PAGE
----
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THCA Annual Report 2018

On 14th of March, 2019, the Tsinghua Center for Astrophysics (THCA) released its Annual Report for the year 2018, which is publicly available at the THCA website.

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Environmental dependence of alpha abundance for nearby galaxies

The alpha-to-iron ratio ([alpha/Fe]) is an important indicator for star formation histories because alpha-elements (such as O, Ne, Mg, Si, Ca, Ti) are mostly produced in core-collapse supernovae, whose progenitors are high-mass stars, while irons (Fe) are mostly produced by Type Ia supernovae, whose progenitors are low-mass compact stars. High-mass stars generally have a very short lifetime (~ 1 Million year), whilst low-mass compact stars almost all have ages larger than 1 Giga year. So a galaxy formed in a single burst or experienced fast quenching will be enhanced in [alpha/Fe] in comparison with a galaxy formed with an extended star formation history.

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PolarLight detects first light events

On December 18, PolarLight, an X-ray polarimeter onboard a CubeSat, was powered on for in-orbit test, and detected the first events triggered by cosmic X-rays and charged particles. This is the first time that the new technique for X-ray polarimetry is demonstrated in space, implying that a new window in X-ray astronomy can be opened in the future.

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X-rays Reveal Supercritically Accreting Compact Objects

Accretion onto compact objects has a critical rate when the radiation balances the gravity. The physics for supercritical accretion is still an unsolved problem. It is suggested that, because of the presence of strong radiation pressure, supercritical accretion will power a massive wind that is optically thick and Eddington-limited. Based on Chandra observations of nearby galaxies, Zhou et al. found a list of very soft X-ray sources, which are argued to be good candidates for compact objects under supercritical accretion. The results will be published in the Astrophysical Journal.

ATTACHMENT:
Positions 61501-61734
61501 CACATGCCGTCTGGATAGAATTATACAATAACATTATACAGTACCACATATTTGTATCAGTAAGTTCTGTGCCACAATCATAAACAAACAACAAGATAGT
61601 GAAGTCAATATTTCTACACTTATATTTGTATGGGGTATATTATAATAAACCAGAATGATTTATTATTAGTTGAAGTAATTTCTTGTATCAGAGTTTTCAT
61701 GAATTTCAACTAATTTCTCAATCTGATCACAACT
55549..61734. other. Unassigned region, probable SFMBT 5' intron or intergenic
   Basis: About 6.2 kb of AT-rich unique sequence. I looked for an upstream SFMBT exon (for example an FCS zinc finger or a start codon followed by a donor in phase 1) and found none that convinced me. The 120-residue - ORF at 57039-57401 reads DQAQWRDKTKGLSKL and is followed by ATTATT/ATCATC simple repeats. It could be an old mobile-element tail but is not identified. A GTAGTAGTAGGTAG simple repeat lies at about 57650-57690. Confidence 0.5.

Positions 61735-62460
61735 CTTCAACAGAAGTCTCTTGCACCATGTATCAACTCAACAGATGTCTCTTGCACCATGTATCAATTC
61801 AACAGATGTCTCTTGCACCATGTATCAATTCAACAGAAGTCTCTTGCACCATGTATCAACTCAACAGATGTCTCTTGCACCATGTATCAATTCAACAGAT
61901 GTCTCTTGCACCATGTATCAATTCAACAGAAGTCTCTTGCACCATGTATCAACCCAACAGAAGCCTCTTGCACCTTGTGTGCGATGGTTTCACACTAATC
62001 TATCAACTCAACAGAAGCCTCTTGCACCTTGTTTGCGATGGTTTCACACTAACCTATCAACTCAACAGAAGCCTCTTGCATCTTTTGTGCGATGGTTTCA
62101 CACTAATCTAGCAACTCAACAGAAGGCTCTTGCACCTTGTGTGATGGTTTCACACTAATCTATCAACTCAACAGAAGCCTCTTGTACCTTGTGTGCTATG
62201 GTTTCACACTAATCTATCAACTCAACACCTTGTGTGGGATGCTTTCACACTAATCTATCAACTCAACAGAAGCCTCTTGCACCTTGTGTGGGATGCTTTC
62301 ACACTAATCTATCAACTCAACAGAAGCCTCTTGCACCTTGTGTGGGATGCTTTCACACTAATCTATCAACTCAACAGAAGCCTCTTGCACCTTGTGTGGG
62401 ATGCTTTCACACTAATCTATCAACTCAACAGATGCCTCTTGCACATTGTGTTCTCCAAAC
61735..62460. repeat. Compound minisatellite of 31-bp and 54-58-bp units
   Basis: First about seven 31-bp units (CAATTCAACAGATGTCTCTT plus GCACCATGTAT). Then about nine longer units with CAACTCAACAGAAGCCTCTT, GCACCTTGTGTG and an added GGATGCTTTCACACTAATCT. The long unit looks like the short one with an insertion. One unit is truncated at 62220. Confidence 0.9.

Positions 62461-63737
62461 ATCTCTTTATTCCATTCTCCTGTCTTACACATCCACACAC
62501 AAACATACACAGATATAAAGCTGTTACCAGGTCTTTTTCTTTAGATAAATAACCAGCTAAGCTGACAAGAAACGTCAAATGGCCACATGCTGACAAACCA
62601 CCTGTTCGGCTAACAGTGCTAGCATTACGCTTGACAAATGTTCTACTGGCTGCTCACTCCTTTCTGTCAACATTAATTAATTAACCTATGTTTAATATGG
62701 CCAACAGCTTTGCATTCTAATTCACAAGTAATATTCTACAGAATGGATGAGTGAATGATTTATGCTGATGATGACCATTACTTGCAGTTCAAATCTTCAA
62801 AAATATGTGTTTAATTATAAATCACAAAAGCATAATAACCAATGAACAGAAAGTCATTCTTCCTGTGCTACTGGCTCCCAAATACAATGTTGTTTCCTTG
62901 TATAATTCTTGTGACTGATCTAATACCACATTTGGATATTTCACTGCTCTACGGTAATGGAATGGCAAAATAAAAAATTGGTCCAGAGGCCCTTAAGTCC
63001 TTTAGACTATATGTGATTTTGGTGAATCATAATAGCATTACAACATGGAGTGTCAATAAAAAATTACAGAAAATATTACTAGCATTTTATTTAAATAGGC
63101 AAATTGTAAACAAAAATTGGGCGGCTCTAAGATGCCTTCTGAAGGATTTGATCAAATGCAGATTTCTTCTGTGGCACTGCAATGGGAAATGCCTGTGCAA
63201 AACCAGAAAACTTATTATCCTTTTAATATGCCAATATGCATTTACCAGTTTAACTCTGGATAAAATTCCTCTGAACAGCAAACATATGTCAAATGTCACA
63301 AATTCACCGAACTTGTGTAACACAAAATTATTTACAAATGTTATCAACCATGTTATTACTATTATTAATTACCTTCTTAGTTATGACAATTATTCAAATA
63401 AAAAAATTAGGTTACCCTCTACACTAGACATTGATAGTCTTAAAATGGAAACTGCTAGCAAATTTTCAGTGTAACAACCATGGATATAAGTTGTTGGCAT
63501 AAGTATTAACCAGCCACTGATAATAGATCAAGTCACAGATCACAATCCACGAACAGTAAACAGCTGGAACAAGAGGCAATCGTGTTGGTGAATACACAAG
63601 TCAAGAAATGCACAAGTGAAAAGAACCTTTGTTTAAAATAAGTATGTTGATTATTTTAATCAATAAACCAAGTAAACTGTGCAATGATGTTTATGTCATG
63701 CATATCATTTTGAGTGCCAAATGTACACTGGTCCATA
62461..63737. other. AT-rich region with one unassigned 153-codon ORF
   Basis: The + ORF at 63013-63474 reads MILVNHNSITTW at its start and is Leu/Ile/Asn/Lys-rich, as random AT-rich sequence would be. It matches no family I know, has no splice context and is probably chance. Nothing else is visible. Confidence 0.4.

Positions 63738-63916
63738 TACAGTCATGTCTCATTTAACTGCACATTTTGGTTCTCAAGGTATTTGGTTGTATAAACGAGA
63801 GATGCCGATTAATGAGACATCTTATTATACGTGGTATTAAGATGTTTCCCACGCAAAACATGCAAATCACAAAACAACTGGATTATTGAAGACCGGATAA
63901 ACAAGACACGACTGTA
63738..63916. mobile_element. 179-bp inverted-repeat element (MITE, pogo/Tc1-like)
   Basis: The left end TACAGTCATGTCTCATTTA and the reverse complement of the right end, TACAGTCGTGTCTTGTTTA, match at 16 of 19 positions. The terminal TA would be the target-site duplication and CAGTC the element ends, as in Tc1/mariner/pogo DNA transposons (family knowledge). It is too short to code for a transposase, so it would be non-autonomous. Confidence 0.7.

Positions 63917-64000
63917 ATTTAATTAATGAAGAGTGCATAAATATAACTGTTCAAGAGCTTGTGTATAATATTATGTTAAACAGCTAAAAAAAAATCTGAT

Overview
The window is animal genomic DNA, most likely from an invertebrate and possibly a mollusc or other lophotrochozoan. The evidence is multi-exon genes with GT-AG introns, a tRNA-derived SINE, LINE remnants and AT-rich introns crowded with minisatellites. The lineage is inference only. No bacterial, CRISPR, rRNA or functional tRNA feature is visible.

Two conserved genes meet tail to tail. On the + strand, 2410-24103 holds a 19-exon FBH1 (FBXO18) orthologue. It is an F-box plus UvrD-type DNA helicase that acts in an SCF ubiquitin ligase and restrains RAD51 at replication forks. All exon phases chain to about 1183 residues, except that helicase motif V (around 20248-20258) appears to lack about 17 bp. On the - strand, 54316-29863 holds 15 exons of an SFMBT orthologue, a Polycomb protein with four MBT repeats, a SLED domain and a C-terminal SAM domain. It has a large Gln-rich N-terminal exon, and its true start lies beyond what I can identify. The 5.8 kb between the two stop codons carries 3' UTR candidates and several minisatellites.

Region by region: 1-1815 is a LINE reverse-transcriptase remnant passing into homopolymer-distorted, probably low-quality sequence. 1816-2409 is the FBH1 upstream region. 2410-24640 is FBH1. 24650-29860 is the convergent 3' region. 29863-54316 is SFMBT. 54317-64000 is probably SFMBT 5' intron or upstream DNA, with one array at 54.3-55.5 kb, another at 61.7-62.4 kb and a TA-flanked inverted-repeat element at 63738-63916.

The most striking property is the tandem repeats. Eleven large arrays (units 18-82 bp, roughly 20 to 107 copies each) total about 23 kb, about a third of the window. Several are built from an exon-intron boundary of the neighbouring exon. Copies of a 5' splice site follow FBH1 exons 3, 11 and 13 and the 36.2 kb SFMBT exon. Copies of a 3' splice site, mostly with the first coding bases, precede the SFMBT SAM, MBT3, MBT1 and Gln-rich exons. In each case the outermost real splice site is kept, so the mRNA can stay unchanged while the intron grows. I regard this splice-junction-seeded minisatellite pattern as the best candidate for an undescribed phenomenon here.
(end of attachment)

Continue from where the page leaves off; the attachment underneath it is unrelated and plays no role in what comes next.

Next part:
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Stellar initial mass function varies across galaxies

Stars are the building blocks of galaxies. The stellar initial mass function (IMF), which describes the mass distribution of stars at birth, has been the subject of numerous investigations in the past decades. The first estimate of the IMF was obtained by Salpeter more than half a contrary ago, described simply by a power law function with a slope of 1.3, i.e. ϕ∝m^(-1.3)) across the entire mass range of stars. Subsequent studies of resolved stellar populations in the Milky Way have revealed a more bottom-light IMF, with a shallower slope at the low-mass end (<0.5M_⊙). In most galaxies, however, directly counting the number of stars in resolved stellar populations is impossible due to the limited spatial resolution of our observational facilities. A long-standing debate on IMF is whether the IMF measured from the few very local galaxies is universal to the general population of galaxies, or it varies from galaxy to galaxy or even from region to region within a single galaxy.

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Talking about the Sun and solar activities

The 24th “New Worlds, New Horizons” Public Astronomy Lecture took place at 6C300, the No. 6 Teaching Building (the Yuyuan Building) in Tsinghua University on Dec. 1st, 2018. It was delivered by Professor WANG Jingxiu, from the University of Chinese Academy of Sciences. It attracted a large audience on site and over 1000 online viewers via the Tencent News live broadcast.

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